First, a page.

The difference between a sand mine and a koala


The three headlines in the 98th Sustainable Hour on 11 November 2015:

A You Yangs Protection Group is formed
A new community campaign seeks to protect the You Yangs – a mountain area with forest and wildlife 20 minutes drive from Geelong – from the construction of a big sand mine right next to it.

Community-owned renewable energy gets a boost in Victoria
On 7 November 2015, State Minister for Energy and Resources Lily D’Ambrosio launched Victoria’s most comprehensive guide for communities wanting to establish renewable energy projects. We bring an excerpt of her speech at the launch.

The Act on Climate Festival in Geelong
With only one week to go before the opening, festival coordinator Dan Cowdell comes in the studio to tell us all about what exciting climate change related events will be happening over the weekend 20-23 November 2015 in Geelong.

Audio excerpts: below on this page.

Listen to The Sustainable Hour no. 98 (in full):

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Guests in the studio:
Janine Duffy, You Yangs protection group, Echidna Walkabout

Roger Smith, You Yangs protection group, Echidna Walkabout

Dan Cowdell, president, Geelong Sustainability, coordinator of the Act on Climate Festival task group leader of a local CORE group

Audio clips:
Lily D’Ambrosio launches ‘The Guide to Community-Owned Renewable Energy for Victorians’

Catherine Mann, Chief Economist, OECD, G20 Finance Deputy and Special Counsellor


Audio excerpts

…and quotes from the 98th Sustainable Hour


You Yangs Protection Group

Download the audio file (mp3)

“There is no net benefit to the community in this project. The You Yangs is such an iconic Australian landscape. Plus its got wildlife. Plus it is 45 minutes from Melbourne, one of the gateway cities of Australia. And no other city in Australia can match what we have got here in Geelong. But wildlife needs a bit of a buffer. They need the You Yangs, and they need the private land around it to be in good farming condition, because that is where they live. They need the water to be in good condition. This sand mine is threatening all of those things, and putting 500 per cent more trucks on the roads in the area.”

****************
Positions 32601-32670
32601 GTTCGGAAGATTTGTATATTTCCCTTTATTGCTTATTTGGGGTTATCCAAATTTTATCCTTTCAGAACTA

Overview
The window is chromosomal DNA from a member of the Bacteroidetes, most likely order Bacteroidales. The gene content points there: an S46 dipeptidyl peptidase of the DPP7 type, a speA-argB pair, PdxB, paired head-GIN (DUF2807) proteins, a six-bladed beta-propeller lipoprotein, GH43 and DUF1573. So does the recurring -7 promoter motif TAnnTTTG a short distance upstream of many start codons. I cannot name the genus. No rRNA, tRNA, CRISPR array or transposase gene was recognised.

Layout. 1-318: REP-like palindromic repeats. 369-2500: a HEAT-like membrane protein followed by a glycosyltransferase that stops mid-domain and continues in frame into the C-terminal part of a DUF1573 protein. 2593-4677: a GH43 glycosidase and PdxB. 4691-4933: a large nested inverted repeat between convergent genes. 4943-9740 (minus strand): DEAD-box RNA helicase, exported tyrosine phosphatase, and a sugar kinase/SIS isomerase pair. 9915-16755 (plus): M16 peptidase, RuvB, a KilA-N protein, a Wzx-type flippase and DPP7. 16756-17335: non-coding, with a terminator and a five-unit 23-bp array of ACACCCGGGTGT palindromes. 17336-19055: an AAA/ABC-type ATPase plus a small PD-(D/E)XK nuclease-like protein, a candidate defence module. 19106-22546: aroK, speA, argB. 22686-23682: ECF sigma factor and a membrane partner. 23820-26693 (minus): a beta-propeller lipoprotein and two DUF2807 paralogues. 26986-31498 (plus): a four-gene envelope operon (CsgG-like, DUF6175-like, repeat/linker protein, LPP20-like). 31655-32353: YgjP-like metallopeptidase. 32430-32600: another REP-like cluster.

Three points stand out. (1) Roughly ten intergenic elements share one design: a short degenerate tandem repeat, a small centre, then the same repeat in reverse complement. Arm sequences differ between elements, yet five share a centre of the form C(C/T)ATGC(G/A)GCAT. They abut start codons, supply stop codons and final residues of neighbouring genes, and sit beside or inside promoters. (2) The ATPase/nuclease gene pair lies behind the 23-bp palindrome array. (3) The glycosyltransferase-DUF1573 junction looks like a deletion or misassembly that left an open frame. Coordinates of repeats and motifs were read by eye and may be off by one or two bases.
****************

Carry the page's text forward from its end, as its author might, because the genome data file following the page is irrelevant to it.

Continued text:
Janine Duffy

“You may have heard of Koala Clansy. He is an internationally renowned koala. He lives in the You Yangs. People come out to Australia to actually see him. You can imagine what an impact that is having. It sounds like it is small, but it is actually very, very big. And it is sustainable. The difference between that and a sand mine is sustainable only in a very short term, for a few jobs, but as we go on, it becomes less and less sustainable. And there is an aspect to this that people in our community should know about, and that is: once this permit is approved – if it is – it means that the people who have the permit have access to that land to do whatever they like, and we need to take this in the consideration for 1,000 years. And we, the community, have no further say in it. So it is very important that it is stopped now.”
Roger Smith

“The existing sand mines are a perfect example of how things have gone wrong in the past. The people who’ve run one of them have walked off. And they don’t need to do anything. They don’t need to repatriate the land. Because they can say: ‘We are going to pass it on to somebody else’. The permit is valid for a thousand years.”

“One of the best ways of supporting our cause is to go to our Facebook page, and click like. It may sound funny, but the modern social media is an incredible way of building up support. Get on it, and ‘like’ it. Then you build our support base. So that when we ask you, as someone who loves the You Yangs, when we ask you to get involved, you can very easily keep in touch with what is going on.

Also, write letters and submission to the Council. The submission period is meant to be finished, but that doesn’t matter. You can still keep on writing. Get involved politically. Go and talk to your local Member of Parliament, who by the way is John Eren, Minister for Tourism.”
Roger Smith

» See also: #SaveYouYangs

Sand mine “totally unacceptable”

Geelong Environment Council wrote in a submission to City of Greater Geelong’s Planning Department:

“It is unacceptable that destructive developments are permitted at all, and particularly adjacent to the You Yangs Forest Park. This important parkland attracts thousands of visitors each year and is the jewel in the crown in the landscape between Geelong and Melbourne. A further extension of the mined areas as proposed in application 692/2015 is totally unacceptable.